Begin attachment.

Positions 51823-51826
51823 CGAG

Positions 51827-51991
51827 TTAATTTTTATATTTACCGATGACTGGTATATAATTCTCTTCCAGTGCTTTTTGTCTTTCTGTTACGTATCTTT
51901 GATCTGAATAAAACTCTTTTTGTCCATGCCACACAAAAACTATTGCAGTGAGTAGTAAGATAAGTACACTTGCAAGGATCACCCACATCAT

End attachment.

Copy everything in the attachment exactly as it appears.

Positions 51823-51826
51823 CGAG

Positions 51827-51991
51827 TTAATTTTTATATTTACCGATGACTGGTATATAATTCTCTTCCAGTGCTTTTTGTCTTTCTGTTACGTATCTTT
51901 GATCTGAATAAAACTCTTTTTGTCCATGCCACACAAAAACTATTGCAGTGAGTAGTAAGATAAGTACACTTGCAAGGATCACCCACATCAT